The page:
In business, you’ll want to think about what it would look like if a plan failed so you can create a backup plan.
Business application: Create a backup plan for what you’ll do if your primary plan fails completely.
4. You can achieve any goal by consistently putting one foot in front of the other
For me, there was nothing quite as miserable as a hump. That’s when you load all of your gear including a 50–100 pound ruck sack, and walk from point A to point B.
I was a relatively small guy at around 150 pounds or so, but since I was responsible for calling in fire missions and air support, I had to carry communications gear which often added up to an extra 50 pounds to my standard pack. After a few miles, your feet become raw and sore, every part of your body aches, and jolts of pain crash through your body with each thunderous step.
How does one complete such an ordeal? It’s simple, but not easy…take one step at a time. Don’t think about how far you have left to go, instead, focus on the next step. That’s all. Each step is one closer to your goal.
Business application: Accomplish the most intimidating tasks by breaking them into manageable chunks.
5. Be early for everything
Have you ever arrived at an LZ (Landing Zone) after the helos have already left? I have, and it sucks because it means that you have to either extract on foot, which means walking an obscene distance with 50–100 pounds of gear, or posting security and waiting hours or even days for the next extraction window.
As a result, Marines are early for everything.
Business application: Arrive 15 minutes early for every thing. Clients will notice, and it will make up for most travel delays. This applies to deadlines too. Instead of waiting until the last‐minute to finish a project, schedule it to be completed 15–20% earlier than your client agreed to.
6. You can’t do everything yourself
I don’t care how bad‐ass you are, you can’t win the battle alone. Whether covering overlapping fields of fire, hauling a wounded Marine up the side of a mountain, or splitting watch shifts, being a Marine is a team effort.
Someone might be a weapons expert, have extensive medical training, or decades of leadership experience, but I’ve never met anyone who can do everything at the highest level.
I was very effective with an M16, but my first aid skills were average. I could do amazing things with a radio, but I had no clue how to fly a helicopter. The point is that while you should continually work on improving all of your skills, you should also collaborate with people who complement your weaker areas.
Business application: Delegate early and often for maximum growth. If you don’t trust your employees, or they aren’t capable of performing the tasks, one of two things have happened; either you failed to hire the appropriate employees or you’re have control issues. If you find yourself in this situation, seek the guidance of a business coach or a physiologist to determine which one it is.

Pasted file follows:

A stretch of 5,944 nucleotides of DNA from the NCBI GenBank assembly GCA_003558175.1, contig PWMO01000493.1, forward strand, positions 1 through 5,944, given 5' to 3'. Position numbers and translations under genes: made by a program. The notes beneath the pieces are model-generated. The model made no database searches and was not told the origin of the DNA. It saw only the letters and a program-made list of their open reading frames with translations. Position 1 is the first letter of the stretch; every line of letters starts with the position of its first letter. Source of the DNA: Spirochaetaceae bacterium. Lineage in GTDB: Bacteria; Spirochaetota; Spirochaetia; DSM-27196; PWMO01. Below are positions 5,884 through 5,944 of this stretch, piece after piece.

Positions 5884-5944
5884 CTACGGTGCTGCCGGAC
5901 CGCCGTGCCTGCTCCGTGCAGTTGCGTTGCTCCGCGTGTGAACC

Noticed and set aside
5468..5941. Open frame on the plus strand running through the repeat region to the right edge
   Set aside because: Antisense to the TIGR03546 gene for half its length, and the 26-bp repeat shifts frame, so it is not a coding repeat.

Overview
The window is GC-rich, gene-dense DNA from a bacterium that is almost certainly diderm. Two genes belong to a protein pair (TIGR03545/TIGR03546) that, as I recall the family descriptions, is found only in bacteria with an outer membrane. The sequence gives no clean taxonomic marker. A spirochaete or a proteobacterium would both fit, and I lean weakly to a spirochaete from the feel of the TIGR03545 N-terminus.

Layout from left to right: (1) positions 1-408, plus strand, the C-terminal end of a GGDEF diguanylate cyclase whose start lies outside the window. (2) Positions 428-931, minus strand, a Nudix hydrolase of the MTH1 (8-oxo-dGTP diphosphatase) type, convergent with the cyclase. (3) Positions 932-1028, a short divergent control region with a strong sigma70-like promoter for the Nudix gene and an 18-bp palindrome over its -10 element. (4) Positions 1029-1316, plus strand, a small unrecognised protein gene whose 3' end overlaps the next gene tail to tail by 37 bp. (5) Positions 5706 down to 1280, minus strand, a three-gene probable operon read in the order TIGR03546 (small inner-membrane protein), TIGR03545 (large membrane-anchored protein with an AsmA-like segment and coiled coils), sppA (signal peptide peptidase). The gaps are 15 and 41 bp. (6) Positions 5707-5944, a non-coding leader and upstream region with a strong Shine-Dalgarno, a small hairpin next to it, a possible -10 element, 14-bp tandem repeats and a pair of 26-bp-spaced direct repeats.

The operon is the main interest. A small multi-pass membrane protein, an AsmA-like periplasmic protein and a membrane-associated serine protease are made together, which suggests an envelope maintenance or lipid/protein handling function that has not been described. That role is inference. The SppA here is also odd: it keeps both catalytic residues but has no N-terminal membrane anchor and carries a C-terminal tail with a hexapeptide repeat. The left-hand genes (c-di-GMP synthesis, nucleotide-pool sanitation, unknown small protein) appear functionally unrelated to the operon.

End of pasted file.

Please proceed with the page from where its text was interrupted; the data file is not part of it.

7. Discipline matters
If I had a dollar for every time I heard some deadbeat say “I could have been a Marine,” I would have a nice cabin in the mountains by now.
No the fuck they couldn’t. If someone wanted to be a Marine and they were capable, they would have done it. (Unless they chose to do something equally demanding like become an Army Ranger, Navy SEAL, or Air Force Para Rescue.)
Look, being a Marine take a lot of discipline. It’s cute to think you’re “operator as fuck” when you play airsoft in the woods and then drive to Taco Bell to cram a chalupa into your pie hole before firing up the Xbox, but it takes a very different person to trudge through the swamp in the middle of the night, then lay motionless in the mud for hours being devoured by mosquitoes the size of pigeons while awaiting the opportunity to ambush the bad guys.
Discipline allows you to put your personal wants aside to focus on the mission at hand.
Business application: Follow through on your commitments no matter what, and always deliver the best work you are capable of. If you say you’ll have a project complete by a certain day, you deliver that project even if it means camping out at the office for the next three days, and never sacrifice quality.
8. Deal with the situation you have, not the one you want
When you’re trudging through a waist‐deep river at 0300 (3am), it’s easy to think about how great things would be if you were warm and dry with a full belly, but that thinking doesn’t change anything. The only thing it does is make you focus on the negative aspects of your situation.
It doesn’t matter what things might be like if certain circumstances were different. The only thing that matters is dealing with the situation you have right now—otherwise it will never change.
Business application: Instead of thinking about how you want things to be, accept how they are and think about how to continue moving toward your goal from your current situation. Sure, it sucks that your biggest client fired you, but instead of being upset about it, figure out where to make up the revenue and start working towards it immediately.
9. You learn the most when you’re at your worst
When everything is going to shit, you have more opportunities to learn something about yourself and others.